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only read the thirty-three first lines of the sixth canto of that poem, which I do not quote, to avoid too great length, or rather, because I believe it is impossible to translate them with energy equal to the originai.
To sum up ali I have to say on this head, the thirty-four cantos of Dante’s //<?// are wrote with more virility of thought and vigour of st>’le than any other poem ancient or modem; and in this particular no nation has produced its equal, except the Paradise lost of Milton. The most nervous scenes of the great Corneille himself (a poet the least effeminate among the French) do not come near the strength of Dante.
I shall not dwell long on those two parts of the poem, called Purgatory and Paradise; but only say that the thoughts and style of Purgatory have neither too much strength nor too much softness. It is one continued picture of supportable grief; and supportable, because it is mixed with hope, according to the idea the Catholics have of that place. But there is no poet in Italy (deservedly called the mother of sweet poets) so sweet, so harmonious and so affecting as Dante in his description of Paradise. Nor is this a French exaggeration for which any allowance is to be made: it is a certain truth, that Petrarca himself, in the most pathetic descriptions of his passion for the beautiful Laura, does not equal the sweetness of the hymns which Dante makes the angela and blessed spirits sing in the third part of his poem. Ali the images, ali the comparisons, ali the descriptions of this part are as they ought to be; that is to say the very reverse of those of his Hell, as his Purgatory judiciously partakes of both.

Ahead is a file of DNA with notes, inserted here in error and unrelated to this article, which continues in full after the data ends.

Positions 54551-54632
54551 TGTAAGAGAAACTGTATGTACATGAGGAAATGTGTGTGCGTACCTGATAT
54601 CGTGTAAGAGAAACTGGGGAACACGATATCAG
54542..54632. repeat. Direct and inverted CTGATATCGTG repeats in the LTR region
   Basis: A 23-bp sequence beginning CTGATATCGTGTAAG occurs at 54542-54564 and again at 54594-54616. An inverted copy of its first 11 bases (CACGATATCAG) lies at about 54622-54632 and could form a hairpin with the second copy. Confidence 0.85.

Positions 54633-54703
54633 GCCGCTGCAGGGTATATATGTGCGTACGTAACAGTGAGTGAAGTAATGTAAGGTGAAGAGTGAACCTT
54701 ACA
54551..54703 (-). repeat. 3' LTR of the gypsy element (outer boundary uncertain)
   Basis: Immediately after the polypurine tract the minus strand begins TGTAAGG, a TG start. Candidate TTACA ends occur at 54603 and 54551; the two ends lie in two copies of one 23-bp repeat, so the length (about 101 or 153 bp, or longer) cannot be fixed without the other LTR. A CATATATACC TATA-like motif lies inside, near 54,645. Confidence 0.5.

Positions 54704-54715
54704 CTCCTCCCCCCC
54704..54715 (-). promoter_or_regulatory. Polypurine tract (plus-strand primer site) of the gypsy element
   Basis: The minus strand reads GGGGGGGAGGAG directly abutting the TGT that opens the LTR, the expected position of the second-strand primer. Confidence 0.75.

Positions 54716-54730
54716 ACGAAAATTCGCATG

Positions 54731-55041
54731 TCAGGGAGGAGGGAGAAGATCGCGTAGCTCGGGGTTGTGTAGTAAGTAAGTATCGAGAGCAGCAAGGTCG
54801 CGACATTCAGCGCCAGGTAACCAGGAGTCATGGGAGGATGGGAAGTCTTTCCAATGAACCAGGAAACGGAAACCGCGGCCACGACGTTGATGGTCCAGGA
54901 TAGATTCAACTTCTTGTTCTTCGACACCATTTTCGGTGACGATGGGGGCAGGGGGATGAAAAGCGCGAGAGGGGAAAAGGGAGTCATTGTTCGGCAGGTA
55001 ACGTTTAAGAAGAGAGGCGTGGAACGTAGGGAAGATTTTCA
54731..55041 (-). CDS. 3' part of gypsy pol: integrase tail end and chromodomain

I shall not quote any of the lines to prove the truth of what I say, because I do not think it possible to give them the same sweetness in a translation as they have in the originai . Ali the world allows that the music of our syllables cannot be transfused into another language. But there have been so many editions of this poem in Italy and in other countries, that it is not difficult to find it ; and every stranger ma)’ easily convince himself of what I say, by reading it himself, or if he does not understand Italian, making it only be read to him.